The Fight over Taylor Ranch/La Sierra

Lying 5 miles east of San Luis, the oldest town in Colorado, is a huge tract of land now known as “Cielo Vista Ranch.” This property was previously called “Taylor Ranch” or, by local people, “La Sierra.” It contained 77,500 acres of mountain and foothills land, including 14,047-foot Culebra Peak. The ranch offers good hunting and fishing as well as meadows for grazing animals and forest for gathering firewood. In 1960 the ranch was purchased by John Taylor, a timber baron, who closed it off to outsiders. San Luis residents were outraged, for in the land grant for that area from the Mexican government in 1844, local people were promised access to and use of the land in perpetuity. Under the leadership of Shirley Romero Otero, they organized the Land Rights Council of San Luis and began a long series of legal actions which continued to 2019 and perhaps beyond. This Primary Source Set includes documents and photos relevant to that struggle.

Highlights of Mountain Tract’s History


A list of dates and important events concerning Taylor Ranch and the legal battles over it. Starts with 1844 grant by officials in New Mexico, the part of Mexico, to Narcisco Beaubien and Stephen Luis Lee of the Sangre de Cristo Land Grant, containing 1 million acres; the grant was confirmed to Beaubien in 1860 by the U.S. Congress. What became the Taylor Ranch was included in Beaubien’s grants. First page only displayed.

Court Document about Apolinar Rael et al. v Jack Taylor, 1981


The original court case was brought by 63 plaintiffs who submitted claim to Quiet Title of the 80,000-acre tract in Costilla County known as “La Sierra”. That case was filed with the District Court of the County of Costilla. Defendant Jack Taylor petitioned for removal of that action to the Colorado District Court, whereupon the plaintiffs petitioned for its removal to the state court. This order, dated July 31, 1981, grants the latter request. First Page only displayed.

Photo of descendants of Hispanic land grant holders at a gathering at Taylor Ranch, 1981


Pictured are land rights leaders Apolinae Rael (3rd from right), co-founder of the Land Rights Council of the San Luis and lead plaintiff in the earlier court cases, and Juan LaCombe (3rd from left). The gathering at the ranch was part of the decades-long battle between the land grant holders, who claimed rights to access and use the land at Taylor Ranch for water, hunting, grazing, and firewood.

Draft Report of the Sangre de Cristo Land Grant Commission, 1993


This report was submitted by the Commission’s members, 18 groups said to be “broadly representative of parties interested in acquiring the Taylor Ranch.” It includes a discussion of the geography and historical background of the property, describes the benefits of public ownership, and presents plans for acquiring and managing the plan. Full report here.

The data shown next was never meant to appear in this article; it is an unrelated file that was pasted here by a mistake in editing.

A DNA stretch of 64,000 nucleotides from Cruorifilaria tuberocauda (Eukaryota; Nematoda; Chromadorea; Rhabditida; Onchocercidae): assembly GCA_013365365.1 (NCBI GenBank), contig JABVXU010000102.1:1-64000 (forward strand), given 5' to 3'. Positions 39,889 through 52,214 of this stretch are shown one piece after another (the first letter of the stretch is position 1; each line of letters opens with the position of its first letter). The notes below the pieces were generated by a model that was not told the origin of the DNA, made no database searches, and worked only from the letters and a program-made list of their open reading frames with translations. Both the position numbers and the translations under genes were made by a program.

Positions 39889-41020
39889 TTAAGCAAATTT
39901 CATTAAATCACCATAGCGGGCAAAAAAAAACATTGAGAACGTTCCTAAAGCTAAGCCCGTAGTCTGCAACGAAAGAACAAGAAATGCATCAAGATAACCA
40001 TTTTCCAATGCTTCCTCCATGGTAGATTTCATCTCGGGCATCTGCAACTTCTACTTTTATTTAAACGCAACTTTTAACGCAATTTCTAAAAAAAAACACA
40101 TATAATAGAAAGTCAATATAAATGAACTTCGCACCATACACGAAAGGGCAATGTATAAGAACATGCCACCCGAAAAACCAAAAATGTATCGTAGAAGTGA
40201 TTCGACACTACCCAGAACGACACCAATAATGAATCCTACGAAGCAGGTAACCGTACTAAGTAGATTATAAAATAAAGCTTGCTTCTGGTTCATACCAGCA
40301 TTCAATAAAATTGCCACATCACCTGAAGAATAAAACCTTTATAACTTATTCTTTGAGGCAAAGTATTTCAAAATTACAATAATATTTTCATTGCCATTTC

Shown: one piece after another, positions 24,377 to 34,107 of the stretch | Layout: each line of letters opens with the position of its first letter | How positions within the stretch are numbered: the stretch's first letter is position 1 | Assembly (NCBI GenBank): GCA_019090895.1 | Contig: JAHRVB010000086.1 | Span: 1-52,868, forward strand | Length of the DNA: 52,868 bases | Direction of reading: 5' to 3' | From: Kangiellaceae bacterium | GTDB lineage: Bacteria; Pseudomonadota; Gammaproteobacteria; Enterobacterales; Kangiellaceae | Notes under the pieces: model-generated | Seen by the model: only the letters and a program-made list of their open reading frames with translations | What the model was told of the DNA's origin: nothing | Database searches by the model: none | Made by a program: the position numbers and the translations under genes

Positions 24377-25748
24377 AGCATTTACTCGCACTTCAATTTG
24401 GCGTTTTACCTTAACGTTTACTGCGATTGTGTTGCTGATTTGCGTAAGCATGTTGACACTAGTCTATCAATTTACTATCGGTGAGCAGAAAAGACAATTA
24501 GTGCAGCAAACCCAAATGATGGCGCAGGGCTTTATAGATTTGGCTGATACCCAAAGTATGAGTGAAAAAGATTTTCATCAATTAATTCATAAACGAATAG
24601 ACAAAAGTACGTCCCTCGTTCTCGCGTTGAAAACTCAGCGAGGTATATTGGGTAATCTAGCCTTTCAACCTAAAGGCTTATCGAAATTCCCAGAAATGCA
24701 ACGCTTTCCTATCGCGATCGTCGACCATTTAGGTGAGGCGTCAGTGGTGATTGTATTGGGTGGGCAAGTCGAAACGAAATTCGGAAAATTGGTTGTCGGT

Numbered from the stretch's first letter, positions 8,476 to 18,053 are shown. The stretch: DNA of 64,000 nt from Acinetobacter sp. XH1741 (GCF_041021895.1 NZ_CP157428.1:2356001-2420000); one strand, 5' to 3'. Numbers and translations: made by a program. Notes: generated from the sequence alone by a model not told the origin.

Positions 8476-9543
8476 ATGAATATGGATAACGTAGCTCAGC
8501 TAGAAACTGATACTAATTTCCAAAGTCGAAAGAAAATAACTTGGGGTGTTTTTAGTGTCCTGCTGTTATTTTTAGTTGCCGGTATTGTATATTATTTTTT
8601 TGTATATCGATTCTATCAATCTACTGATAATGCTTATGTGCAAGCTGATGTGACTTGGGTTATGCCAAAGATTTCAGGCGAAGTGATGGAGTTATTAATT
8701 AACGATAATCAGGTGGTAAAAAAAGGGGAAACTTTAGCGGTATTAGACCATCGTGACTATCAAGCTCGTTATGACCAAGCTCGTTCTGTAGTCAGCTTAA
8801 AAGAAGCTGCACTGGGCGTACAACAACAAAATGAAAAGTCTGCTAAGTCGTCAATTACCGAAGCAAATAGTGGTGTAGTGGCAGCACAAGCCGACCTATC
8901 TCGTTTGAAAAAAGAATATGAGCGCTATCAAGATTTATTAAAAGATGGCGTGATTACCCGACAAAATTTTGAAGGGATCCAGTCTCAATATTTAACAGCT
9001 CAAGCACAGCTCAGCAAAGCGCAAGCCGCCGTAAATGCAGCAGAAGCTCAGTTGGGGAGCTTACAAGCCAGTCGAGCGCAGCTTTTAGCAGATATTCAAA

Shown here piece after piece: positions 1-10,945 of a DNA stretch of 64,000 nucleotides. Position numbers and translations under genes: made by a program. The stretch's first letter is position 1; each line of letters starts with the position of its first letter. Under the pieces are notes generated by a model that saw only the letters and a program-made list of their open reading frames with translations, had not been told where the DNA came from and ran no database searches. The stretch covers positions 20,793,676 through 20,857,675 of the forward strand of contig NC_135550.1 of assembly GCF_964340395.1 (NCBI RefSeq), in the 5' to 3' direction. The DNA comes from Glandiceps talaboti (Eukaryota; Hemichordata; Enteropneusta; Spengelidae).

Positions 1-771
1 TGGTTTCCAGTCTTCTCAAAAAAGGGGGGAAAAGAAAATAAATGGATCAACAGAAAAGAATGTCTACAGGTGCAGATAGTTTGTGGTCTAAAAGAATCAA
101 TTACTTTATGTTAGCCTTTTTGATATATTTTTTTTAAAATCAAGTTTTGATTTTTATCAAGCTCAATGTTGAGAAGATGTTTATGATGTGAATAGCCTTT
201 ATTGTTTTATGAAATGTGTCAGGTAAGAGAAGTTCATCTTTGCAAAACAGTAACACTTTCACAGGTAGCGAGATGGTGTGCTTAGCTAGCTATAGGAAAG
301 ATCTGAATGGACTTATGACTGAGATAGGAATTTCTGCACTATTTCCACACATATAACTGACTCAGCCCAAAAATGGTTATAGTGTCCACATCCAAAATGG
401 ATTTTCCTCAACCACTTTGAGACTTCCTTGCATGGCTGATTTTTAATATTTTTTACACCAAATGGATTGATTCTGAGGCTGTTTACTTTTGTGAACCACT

Letter to the editor regarding Gov. Roy Romer’s proposal to acquire Taylor Ranch for the state, 1994


Letter to the editor of “The Chieftain” paper, published in Pueblo, from Robert Copeland of Colorado Springs objecting to Governor Romer’s proposal to acquire Taylor Ranch for public use, Feb, 27,1994.

Decision of the Colorado Supreme Court in Lobato v. Taylor, 2003


First page of the summary of the court’s decision in that case, listing all the San Luis Plaintiffs against Zachary Taylor, as executor of the estate of Jack Taylor. The court ruled in favor of the plaintiffs and set up a process for establishing who counted as heirs of the original grantees. April 28, 2003; modified June 16,2003

Article about new owner having offered $300 to heirs if they would give up their claim; describes 2017, published 2018


“Cielo Vista: New landowner, old tricks”. Report that William Harrison, whose company purchased Cista Vista Ranch in Aug., 2017, sent out letters on Dec. 20, 2017, to the heirs who had gained access to the ranch through the 2003 legal decision, offering to buy back the land use rights if they weren’t being used. He offered $300 per heir. First page of article.

Article about new owner trying to overturn previous decision, 2018


“Decades-Long Battle About Historic Ranch Headed Back to Court.” Attorney for William B. Harrison, 4th owner since 2004, tries to persuade court to overturn 2003 decision of the Colorado Supreme Court giving heirs of land-grant awardees access to Taylor Ranch. First page of article.

Article about celebration at end of litigation, with description of the settlement agreed upon by owner of ranch and heirs, 2019


Description of the 2-day community celebration to be held in San Luis, organized by the Land Rights Council and the plaintiffs in the suits. This ends 59 years of struggle over Taylor Ranch and 37 years of legal action. The account lays out the conditions agreed upon in a recent settlement between William Harrison, the current owner of the ranch, and community members representing the 1,000 heirs of the original lant-grant recipients who gained access to the ranch in the 2003 settlement in their favor. First page only

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